As an occupational therapist, I’ve witnessed various ways children hold pencils. While some methods are acceptable, others can hinder the development of legible handwriting. The way a child holds a pencil directly affects his or her ability to develop legible handwriting. Here are some things to look for when observing the way children hold pencils, as well as some tips to help you teach children to hold pencils and crayons correctly.
What is and Ideal Pencil Grip?
The ideal pencil grip is called a tripod grasp. In this grip, the child uses the thumb and index finger to hold the pencil’s tip while stabilizing the shaft with the lateral side of the middle finger, forming a tripod-like structure.
Another acceptable grip is the quadruped grasp, where the middle finger also rests on the pencil, alongside the thumb and index finger. These grips allow children to hold pencils securely while having precise control over the tip.
Identifying Incorrect Pencil Grips
Not all children naturally adopt the tripod or quadruped grasps. Other grips lack stability, with the thumb not supporting the pencil adequately, loose grip, or finger positions limiting control. Children with awkward grips must exert more effort to write legibly, potentially hindering their overall learning process.
That’s not to say that your child won’t be president someday because of his or her pencil grip, but even presidents who sign thousands of documents could benefit from a proper pencil grip. Here is a picture of former President Barack Obama signing documents with an inefficient thumb-wrap grasp.
Does Pencil Grip Develop Naturally?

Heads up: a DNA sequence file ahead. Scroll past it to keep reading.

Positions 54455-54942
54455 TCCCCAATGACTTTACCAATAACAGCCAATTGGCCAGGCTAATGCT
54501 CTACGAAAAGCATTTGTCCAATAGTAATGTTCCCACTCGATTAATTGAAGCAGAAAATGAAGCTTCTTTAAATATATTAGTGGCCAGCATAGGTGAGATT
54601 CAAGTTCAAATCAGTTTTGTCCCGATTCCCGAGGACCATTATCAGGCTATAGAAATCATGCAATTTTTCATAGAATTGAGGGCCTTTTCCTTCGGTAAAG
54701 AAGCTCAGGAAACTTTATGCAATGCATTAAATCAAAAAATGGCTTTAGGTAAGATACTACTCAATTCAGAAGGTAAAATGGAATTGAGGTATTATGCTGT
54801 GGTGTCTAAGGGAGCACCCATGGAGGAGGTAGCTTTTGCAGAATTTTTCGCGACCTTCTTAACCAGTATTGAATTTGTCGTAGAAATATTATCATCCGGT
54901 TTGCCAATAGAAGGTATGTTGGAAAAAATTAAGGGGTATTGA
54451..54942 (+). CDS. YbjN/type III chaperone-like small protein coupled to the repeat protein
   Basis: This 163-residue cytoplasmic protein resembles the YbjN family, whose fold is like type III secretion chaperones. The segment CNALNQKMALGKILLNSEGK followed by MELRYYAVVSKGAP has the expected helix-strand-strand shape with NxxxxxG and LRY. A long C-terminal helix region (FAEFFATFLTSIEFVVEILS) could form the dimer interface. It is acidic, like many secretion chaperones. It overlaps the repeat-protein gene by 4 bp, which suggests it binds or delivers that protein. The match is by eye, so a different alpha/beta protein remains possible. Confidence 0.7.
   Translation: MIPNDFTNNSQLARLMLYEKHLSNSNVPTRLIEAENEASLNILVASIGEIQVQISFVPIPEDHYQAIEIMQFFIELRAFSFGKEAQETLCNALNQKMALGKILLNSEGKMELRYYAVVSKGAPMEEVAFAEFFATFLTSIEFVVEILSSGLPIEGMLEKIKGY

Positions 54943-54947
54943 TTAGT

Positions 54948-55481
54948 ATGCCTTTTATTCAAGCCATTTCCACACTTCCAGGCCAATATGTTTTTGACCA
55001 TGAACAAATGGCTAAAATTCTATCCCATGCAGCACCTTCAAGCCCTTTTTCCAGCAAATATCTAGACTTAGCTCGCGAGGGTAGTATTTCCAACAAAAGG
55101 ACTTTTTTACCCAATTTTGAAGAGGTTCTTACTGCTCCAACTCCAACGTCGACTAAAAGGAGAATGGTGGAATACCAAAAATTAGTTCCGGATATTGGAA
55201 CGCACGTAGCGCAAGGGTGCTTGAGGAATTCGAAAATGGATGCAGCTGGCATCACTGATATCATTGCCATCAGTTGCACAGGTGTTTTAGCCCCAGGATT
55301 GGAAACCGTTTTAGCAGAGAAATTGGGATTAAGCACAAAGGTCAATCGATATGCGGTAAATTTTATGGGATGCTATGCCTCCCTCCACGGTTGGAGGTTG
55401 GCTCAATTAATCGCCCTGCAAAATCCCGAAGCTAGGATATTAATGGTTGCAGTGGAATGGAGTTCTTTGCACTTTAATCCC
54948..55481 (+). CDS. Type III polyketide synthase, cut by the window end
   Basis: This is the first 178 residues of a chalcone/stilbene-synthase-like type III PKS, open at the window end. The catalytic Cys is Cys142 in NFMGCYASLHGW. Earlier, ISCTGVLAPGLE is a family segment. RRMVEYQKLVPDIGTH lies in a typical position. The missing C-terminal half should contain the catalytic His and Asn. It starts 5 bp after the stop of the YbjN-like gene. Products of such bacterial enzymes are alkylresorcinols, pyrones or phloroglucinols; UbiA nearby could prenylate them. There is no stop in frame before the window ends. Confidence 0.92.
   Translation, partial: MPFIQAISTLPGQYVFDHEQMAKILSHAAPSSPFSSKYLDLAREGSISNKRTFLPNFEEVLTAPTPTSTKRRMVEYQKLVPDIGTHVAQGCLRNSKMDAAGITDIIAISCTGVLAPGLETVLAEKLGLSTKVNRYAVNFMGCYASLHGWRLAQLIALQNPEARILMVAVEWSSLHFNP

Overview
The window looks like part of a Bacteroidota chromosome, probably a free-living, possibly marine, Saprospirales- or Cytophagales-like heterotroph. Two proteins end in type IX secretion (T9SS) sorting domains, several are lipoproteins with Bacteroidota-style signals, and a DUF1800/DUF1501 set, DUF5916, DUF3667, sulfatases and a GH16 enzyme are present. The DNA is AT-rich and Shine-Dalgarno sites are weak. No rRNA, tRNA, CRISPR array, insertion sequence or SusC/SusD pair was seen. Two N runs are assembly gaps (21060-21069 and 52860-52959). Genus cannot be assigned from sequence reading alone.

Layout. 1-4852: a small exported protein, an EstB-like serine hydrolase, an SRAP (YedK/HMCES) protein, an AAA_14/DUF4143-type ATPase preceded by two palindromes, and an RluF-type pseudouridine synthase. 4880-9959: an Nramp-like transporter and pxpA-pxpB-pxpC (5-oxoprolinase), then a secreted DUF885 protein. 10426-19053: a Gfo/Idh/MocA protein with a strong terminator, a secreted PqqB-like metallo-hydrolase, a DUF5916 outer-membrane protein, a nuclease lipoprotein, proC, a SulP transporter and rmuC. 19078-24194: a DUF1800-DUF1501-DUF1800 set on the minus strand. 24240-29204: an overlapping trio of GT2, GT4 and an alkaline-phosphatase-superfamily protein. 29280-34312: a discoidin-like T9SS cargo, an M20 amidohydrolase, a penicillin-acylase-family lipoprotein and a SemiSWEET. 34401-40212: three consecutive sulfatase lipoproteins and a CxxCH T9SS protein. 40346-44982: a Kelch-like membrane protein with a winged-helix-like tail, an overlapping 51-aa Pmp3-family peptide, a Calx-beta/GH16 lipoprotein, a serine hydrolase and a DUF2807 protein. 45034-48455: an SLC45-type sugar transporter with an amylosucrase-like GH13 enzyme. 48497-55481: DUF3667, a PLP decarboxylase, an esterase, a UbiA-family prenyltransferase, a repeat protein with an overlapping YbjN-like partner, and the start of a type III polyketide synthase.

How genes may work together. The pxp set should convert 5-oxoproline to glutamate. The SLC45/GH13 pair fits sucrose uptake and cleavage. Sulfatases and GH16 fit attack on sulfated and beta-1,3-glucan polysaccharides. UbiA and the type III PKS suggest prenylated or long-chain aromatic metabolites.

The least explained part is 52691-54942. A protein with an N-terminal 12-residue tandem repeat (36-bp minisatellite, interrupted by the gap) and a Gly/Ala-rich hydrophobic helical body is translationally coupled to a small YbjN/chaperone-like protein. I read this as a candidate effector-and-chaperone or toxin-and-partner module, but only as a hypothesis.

Not always. While some children may develop a tripod grasp by four-year-old kindergarten, others may struggle with proper grip until second grade. To help children develop appropriate grips early on, consider these tips:
- Encourage drawing and coloring activities from a young age. Correct their grip if needed, as children often require guidance in holding pencils and crayons correctly.
- Provide short pencils and crayons. Although kids may complain, the shorter shafts naturally position their fingers towards the tips, facilitating functional grips.
- Teach the “flip grip” technique. Have children place the pencil on a flat surface with the tip facing them. Instruct them to position their thumb and index finger above the tip and then flip the pencil up into their hand, resting the shaft on the web space between the thumb and index finger. This places the pencil correctly for a tripod grasp, with the middle finger stabilizing it.
- Encourage play with small objects that require pinching and rolling motions. Playdoh, clay, Lite-Brite, and small building blocks like LEGOs can enhance finger strength and precision during play.
Seeking Additional Support
If a child struggles to develop a proper pencil grip despite practicing the above techniques, don’t worry. Some children may require extra assistance. Drawing dots on the pencil or using triangle-shaped pencils and crayons as visual cues can help guide finger placement. If the quadruped grasp is functional for the child, support and encourage it.
However, if a child continues to struggle with grip despite adaptations, underlying issues like hand strength, coordination, or visual motor skills may be present. In such cases, consulting an occupational therapist can help identify and address these challenges to ensure proper pencil grip development.